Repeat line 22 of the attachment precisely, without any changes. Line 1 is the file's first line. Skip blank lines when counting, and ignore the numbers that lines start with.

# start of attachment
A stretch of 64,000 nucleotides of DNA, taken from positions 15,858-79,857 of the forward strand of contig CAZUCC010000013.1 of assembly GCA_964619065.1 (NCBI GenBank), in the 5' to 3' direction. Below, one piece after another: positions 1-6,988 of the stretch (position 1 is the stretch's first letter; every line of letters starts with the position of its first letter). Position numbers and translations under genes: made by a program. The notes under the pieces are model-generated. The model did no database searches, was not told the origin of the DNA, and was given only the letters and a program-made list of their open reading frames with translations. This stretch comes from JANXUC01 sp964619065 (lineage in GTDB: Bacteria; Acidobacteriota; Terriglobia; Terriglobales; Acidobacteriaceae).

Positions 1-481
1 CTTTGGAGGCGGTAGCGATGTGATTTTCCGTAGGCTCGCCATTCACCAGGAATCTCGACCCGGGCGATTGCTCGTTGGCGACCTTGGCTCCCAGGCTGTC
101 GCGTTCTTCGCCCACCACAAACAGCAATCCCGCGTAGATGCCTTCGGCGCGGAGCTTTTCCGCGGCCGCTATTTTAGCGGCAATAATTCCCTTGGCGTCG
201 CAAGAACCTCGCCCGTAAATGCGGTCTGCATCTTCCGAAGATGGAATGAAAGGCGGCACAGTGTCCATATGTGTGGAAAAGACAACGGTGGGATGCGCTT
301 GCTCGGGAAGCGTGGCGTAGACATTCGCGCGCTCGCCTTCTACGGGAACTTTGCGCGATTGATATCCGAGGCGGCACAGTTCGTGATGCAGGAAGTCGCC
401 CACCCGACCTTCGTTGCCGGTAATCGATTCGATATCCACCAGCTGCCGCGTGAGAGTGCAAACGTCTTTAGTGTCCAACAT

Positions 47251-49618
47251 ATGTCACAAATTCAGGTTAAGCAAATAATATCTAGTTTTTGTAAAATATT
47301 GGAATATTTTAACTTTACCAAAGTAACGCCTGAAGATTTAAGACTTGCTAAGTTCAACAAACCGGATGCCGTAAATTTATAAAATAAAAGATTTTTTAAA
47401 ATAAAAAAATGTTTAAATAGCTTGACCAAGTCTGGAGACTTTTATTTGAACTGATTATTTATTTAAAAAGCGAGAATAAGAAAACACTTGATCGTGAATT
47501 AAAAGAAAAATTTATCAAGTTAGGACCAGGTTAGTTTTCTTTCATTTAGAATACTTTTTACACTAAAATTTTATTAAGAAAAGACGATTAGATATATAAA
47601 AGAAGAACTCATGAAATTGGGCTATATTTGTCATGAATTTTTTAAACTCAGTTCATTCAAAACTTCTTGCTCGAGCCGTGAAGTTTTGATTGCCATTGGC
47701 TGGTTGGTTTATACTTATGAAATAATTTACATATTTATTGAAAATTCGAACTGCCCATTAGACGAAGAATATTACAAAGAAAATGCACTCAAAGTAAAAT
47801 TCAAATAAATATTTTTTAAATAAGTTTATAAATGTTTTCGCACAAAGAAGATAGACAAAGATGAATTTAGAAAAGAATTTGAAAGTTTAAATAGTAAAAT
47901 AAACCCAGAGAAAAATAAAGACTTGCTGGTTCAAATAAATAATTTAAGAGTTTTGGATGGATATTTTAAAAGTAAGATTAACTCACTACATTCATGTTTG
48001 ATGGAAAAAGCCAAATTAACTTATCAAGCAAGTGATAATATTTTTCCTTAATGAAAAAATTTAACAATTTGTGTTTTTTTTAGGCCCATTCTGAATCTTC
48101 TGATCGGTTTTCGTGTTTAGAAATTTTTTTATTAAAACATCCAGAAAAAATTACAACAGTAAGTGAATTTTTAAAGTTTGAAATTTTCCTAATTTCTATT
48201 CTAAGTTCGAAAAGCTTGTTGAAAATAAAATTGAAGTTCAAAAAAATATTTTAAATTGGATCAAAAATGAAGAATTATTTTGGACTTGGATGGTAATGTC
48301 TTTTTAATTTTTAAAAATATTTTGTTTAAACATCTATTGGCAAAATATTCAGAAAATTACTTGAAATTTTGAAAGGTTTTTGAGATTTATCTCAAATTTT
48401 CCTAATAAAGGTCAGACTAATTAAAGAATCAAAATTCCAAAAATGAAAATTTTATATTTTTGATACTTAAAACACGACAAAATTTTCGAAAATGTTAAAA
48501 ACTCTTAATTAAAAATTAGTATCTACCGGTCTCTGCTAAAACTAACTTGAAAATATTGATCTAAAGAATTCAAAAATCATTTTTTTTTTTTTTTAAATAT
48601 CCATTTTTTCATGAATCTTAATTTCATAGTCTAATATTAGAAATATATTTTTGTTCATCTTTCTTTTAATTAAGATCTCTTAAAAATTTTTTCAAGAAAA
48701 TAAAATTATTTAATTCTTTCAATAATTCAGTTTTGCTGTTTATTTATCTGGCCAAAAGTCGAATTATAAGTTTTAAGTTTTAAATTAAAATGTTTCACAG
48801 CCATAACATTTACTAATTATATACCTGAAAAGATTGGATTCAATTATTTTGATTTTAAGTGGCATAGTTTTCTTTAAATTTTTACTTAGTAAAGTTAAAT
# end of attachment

48501 ACTCTTAATTAAAAATTAGTATCTACCGGTCTCTGCTAAAACTAACTTGAAAATATTGATCTAAAGAATTCAAAAATCATTTTTTTTTTTTTTTAAATAT